sharing – are some additional economic principles we can apply here, based upon Bahá'u'lláh’s teachings. On the environmental side – the concept of unity in diversity also applies. Diversity is a very, very important element of the created world – biodiversity. The UN has just had a Decade about that. The biodiversity of the planet is very much threatened. Large portions of natures’ species are likely to become extinct in the decades ahead. The figures are really shocking. According to the official video of the International Year of Biodiversity (2010), 70% of plants could be extinct at the end of this century if we keep on doing what we’ve been doing. Preserving biodiversity is associated with the spiritual principle of unity in diversity and the interconnectedness of all life. Also, Bahá'u'lláh tells us, through nature we can learn about God; nature is a reflection of the divine. Through observing nature, Bahá'u'lláh says ‘there are signs for men of discernment’ – we can learn about reality, about our own nature, and about the nature of God. The implication of this principle is that we should respect and cherish nature, and learn from it. Tomorrow I’m going to be speaking about the history of Bahá'í involvement in environmental issues, going back to the time of Baha’u’llah and moving forward. Since the beginning of the Bahá'í revelation -- about 168 years ago -- dramatic change has taken place in the world – tumultuous change that will likely increase over the coming years. But we see in that change and tumult a divine purpose. It is impelling us toward recognition of the oneness and unity that really represents reality. As the Bahá'í International Community has said, the challenges of sustainability can’t be fully addressed without a magnitude of cooperation and coordination at all levels that far surpasses anything in humanity’s collective experience. The resource paper called, “Seizing the Opportunity: Redefining the Challenge of Climate Change: initial Considerations of the Bahá'í International Community” made this point. Climate change presents us with an opportunity to see ourselves as a single human family and to devise the means for working together collectively. Conclusion The spiritual qualities that go hand in hand with the transition to sustainability, then, are many. Let me list just a few to summarize: A deep sense of world citizenship2 A commitment to justice3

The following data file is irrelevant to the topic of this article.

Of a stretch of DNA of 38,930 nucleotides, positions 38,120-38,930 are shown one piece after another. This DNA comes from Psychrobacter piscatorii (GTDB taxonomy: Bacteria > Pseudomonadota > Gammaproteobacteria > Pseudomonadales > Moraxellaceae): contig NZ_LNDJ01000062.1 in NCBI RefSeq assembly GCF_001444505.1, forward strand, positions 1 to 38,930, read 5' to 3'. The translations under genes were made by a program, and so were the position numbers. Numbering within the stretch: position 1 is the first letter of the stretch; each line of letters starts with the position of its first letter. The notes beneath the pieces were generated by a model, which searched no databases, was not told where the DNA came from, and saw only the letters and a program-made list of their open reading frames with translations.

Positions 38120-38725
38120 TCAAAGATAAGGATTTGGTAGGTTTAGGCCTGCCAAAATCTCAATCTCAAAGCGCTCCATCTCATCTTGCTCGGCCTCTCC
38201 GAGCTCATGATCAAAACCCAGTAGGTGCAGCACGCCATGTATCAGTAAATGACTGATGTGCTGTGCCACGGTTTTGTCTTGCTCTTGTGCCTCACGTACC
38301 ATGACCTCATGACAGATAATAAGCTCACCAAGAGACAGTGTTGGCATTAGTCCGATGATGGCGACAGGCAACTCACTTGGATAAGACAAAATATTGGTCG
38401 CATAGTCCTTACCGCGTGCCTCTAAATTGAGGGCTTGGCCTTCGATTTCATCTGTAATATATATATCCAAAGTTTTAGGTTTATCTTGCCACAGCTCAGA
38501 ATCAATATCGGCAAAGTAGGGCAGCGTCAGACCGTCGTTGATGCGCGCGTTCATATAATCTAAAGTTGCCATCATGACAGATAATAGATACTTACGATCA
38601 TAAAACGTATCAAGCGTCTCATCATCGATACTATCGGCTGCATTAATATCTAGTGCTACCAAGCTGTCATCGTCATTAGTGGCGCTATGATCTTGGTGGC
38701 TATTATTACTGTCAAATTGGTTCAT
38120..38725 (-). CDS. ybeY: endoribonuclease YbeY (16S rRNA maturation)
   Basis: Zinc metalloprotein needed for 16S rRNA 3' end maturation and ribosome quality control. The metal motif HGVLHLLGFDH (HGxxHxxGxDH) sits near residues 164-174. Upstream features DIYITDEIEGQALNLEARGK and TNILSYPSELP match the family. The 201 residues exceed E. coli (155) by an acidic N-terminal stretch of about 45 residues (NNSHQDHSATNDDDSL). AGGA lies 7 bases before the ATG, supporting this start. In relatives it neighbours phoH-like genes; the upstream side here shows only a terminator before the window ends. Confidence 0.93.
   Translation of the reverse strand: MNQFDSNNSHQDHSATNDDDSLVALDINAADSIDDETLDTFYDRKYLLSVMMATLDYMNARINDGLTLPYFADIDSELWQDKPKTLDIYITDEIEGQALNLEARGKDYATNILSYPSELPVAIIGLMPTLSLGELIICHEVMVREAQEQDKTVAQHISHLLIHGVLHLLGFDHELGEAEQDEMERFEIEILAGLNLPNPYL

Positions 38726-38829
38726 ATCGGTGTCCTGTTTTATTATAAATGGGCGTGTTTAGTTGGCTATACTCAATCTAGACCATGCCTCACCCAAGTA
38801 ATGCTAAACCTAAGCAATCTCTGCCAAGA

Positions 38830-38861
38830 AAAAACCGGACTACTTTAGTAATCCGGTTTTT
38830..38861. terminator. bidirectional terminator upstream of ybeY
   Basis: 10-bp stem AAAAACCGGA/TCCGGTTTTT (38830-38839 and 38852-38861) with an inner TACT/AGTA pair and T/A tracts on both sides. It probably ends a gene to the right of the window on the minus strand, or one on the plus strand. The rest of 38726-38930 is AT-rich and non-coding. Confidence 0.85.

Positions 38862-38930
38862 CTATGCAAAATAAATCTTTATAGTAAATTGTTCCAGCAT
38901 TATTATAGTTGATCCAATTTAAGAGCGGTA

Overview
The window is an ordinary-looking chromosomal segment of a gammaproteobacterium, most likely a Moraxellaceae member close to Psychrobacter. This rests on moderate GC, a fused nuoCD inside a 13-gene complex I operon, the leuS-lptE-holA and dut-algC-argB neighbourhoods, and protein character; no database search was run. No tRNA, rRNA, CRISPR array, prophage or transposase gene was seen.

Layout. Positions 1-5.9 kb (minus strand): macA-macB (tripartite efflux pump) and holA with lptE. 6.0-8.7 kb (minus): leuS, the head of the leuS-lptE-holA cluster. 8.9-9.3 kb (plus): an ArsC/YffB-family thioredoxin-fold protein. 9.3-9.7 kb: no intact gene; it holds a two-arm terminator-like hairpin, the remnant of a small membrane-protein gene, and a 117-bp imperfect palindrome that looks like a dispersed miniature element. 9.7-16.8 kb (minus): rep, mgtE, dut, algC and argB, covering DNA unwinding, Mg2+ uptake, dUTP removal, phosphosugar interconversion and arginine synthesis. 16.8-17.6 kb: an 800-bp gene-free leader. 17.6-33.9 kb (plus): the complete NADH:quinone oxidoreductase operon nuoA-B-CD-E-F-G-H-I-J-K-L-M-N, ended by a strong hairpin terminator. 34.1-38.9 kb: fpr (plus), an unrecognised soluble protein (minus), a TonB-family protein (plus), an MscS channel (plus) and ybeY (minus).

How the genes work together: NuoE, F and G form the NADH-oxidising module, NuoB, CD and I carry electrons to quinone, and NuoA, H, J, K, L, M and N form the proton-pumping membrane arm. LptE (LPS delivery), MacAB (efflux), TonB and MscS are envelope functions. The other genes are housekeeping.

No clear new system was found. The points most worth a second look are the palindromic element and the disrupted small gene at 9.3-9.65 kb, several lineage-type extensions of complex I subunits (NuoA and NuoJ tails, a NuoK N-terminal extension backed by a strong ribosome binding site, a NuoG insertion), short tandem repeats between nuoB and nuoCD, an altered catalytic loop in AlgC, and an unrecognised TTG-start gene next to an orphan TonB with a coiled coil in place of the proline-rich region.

The BIC produced a statement in 1993 entitled, “World Citizenship: A Global Ethic for Sustainable Development”. The essentials of this principle are outlined there.
An inclination toward treating one another with love and compassion. A commitment to stewardship of the earth A willingness to sacrifice for the betterment of society. Moderation Detachment from the things of this world.
At the foundation of all this is the principle of the oneness of humankind, which, according to the Bahá'í International Community, must become the “ruling principle of international life”4 in the 21st century and beyond. Spiritual principles such as these form the underpinnings of a sustainable future. Ultimately, they will find full expression in the glorious civilization envisioned by Bahá'u'lláh some 168 years ago, toward which humanity is inexorably moving.
Sustainable Development: the Spiritual Dimension, Bahá'í International Community (2001) Conservation and Sustainable Development in the Baha’i Faith, Bahá'í International Community (1995) Earth Charter, Bahá'í International Community (1991)
Bahá'u'lláh said, “The best beloved of all things in My sight is justice. Turn not way from it if thou desirest me...” Justice is a spiritual principle that underpins not only our nearness to God but our ability to foster a sustainable world.. It blends perfectly with the principle of the oneness of humankind. 4 Seizing the Opportunity: Redefining the challenge of climate change, Initial Considerations of the Bahá'í International Community (2008)